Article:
ACE, and that D4 examined only one laptop: a Dell Latitude
E7450 with service tag CXF4M32 received from ACE. Doc. 214 at
31-32, 41. Byland testified that the laptop Williams returned
to ACE was the one that ACE sent to Evans and that she had no
reason to believe that anyone had altered or tampered with
it. Doc. 212 at 177.
performed a forensic examination on the laptop and found that
the operating system had been reinstalled on March 28, 2016.
Doc. 214 at 32. Evans added that the previous operating
system had been installed on June 1, 2015. Id. at
42. Evans testified that reinstallation requires human
intervention in the form of “affirmative actions to
click through screens to set up the new operating
system.” Id. at 37. In Evans's experience,
reinstalling an operating system is a common method of
deleting information from a computer. Ibid. He
explained that when an operating system is reinstalled, files
that were deleted before the reinstallation can be
overwritten, making them unrecoverable. Id. at 32.
found evidence that the reinstallation of the operating
system on Williams's laptop had that effect. Id.
at 33. Specifically, he found “evidence of at least 20
files that were opened prior to the reinstallation”-and
thus “were present on the hard drive at that
time”-but that “no longer exist[ed] on the
device” when he examined it. Ibid. Evans
testified that he was unable to recover any autosaved Google
login information or any email communications other than
those saved in Outlook (and therefore available independently
through Outlook). Id. at 32-33, 46. When Evans
received the laptop, it did not appear to be associated with
any domain or physical network. Id. at 35.
to Evans, reinstalling the operating system moves the
previous operating system and user profiles-which Evans
described as “a collection of documents related to
logins on that computer”-to a “windows.old”
folder. Id. at 34. Evans found six user profiles
that pre-dated the reinstallation: “Administrator,
” which accessed the device from June 2015 through
March 2016; “Jose.Rubio, ” which accessed the
device in July 2015; “Triano.Williams, ” which
accessed the device from August 2015 through January 2016;
“Triano.Williams.ACE, ” which accessed the device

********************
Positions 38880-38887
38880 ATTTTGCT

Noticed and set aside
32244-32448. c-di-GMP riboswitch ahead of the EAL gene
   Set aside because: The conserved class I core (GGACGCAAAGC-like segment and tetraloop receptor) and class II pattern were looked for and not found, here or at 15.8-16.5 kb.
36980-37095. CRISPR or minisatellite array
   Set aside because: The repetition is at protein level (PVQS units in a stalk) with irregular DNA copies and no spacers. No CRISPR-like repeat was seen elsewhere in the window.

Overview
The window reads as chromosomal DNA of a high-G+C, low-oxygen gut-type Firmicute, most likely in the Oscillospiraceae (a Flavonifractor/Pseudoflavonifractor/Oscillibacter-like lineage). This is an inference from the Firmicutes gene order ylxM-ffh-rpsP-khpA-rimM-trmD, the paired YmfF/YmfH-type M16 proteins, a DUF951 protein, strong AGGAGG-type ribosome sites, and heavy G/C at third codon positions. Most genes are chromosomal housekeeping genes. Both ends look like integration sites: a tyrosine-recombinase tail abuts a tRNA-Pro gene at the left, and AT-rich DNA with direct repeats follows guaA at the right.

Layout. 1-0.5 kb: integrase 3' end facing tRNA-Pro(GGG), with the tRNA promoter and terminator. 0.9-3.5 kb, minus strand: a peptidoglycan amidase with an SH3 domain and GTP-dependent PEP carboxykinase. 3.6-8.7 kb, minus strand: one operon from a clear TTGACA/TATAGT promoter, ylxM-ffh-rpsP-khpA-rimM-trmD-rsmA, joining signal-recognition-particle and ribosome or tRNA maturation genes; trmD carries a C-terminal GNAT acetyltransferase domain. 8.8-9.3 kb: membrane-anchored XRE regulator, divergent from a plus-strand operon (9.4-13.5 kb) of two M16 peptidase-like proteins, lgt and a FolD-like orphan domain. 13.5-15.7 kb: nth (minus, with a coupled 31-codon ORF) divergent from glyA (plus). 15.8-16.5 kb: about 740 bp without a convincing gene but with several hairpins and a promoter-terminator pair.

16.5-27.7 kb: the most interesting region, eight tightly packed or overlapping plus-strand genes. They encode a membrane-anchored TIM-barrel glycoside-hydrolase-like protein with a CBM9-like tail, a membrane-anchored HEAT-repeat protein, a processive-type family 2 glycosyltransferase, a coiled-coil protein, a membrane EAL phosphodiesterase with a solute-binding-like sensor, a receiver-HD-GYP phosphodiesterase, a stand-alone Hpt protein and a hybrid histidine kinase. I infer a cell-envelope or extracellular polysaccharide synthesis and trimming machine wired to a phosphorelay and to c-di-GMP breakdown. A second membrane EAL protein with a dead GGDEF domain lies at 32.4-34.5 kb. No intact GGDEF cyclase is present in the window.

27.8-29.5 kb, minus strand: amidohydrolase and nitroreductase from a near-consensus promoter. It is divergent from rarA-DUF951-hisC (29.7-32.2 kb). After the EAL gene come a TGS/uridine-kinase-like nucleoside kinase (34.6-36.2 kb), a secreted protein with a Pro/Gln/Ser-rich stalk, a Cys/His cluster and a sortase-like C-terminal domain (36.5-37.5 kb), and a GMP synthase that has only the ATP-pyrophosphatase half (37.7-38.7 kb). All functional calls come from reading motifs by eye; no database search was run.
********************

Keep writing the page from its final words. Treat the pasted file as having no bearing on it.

from January through February 2016; and two profiles with no
activity (“Default” and “Public”).
Id. at 34-36, 48; Doc. 89 at 95. From August 2015
through February 2016, the only profiles with any activity
were “Triano.Williams” and
“Triano.Williams.ACE.” Doc. 214 at 36. The only
profiles present after the operating system reinstallation
were “ACE, ” “Default, ”
“Public, ” and an “Administrator”
profile deleted shortly after the reinstallation.
Id. at 37; Doc. 89 at 95.
found evidence of activity on the previous operating system
on March 4, March 9, and March 28, 2016. Doc. 214 at 34. That
activity included opening about twenty files on March 28,
2016, the date of the reinstallation. Id. Because
none of those files were present on the laptop after the
reinstallation, Evans concluded that they had been deleted
before the reinstallation. Id. at 34-35. Evans was
able to determine the names of the deleted files but not
their contents, id. at 66-67, and observed that the
names of files do not necessarily match their contents,
id. at 82-83. Evans also found that USB devices were
connected to the laptop on February 29 and March 3, 2016.
Id. at 36. Evans did not find any documents or
activity from after the reinstallation. Id. at 37.
Evans found the TeamViewer application (a mechanism for
obtaining remote access to a computer) and the logs it
generated when used, but he did not find any evidence of
TeamViewer activity after February 1, 2016, nor did he find
any other evidence of remote access in connection with the
March 28, 2016 reinstallation. Id. at 36, 44; Doc.
178-2 at 4. Evans testified that as far as he knows, it is
not possible to reinstall an operating system remotely. Doc.
214 at 76. If it were possible to do so, Evans would expect
the process to leave behind evidence, but he did not find
any. Id. at 79.
recovered more than 10, 000 deleted items, which he opined
were recoverable only through forensic means. Id. at
41. Evans opined that all the items were deleted from the
laptop he examined. Ibid. He added that “it is
impossible to tell what information was overwritten, and
therefore no longer recoverable, as a result of the”
reinstallation. Doc. 178-2 at 3.
looked for evidence of tampering beginning on May 10,
2016-when ACE received the laptop from Williams-but found
none. Doc. 214 at 38. Evans found nothing on the laptop that
was altered after May 12, 2016, when Jacob Carey used a boot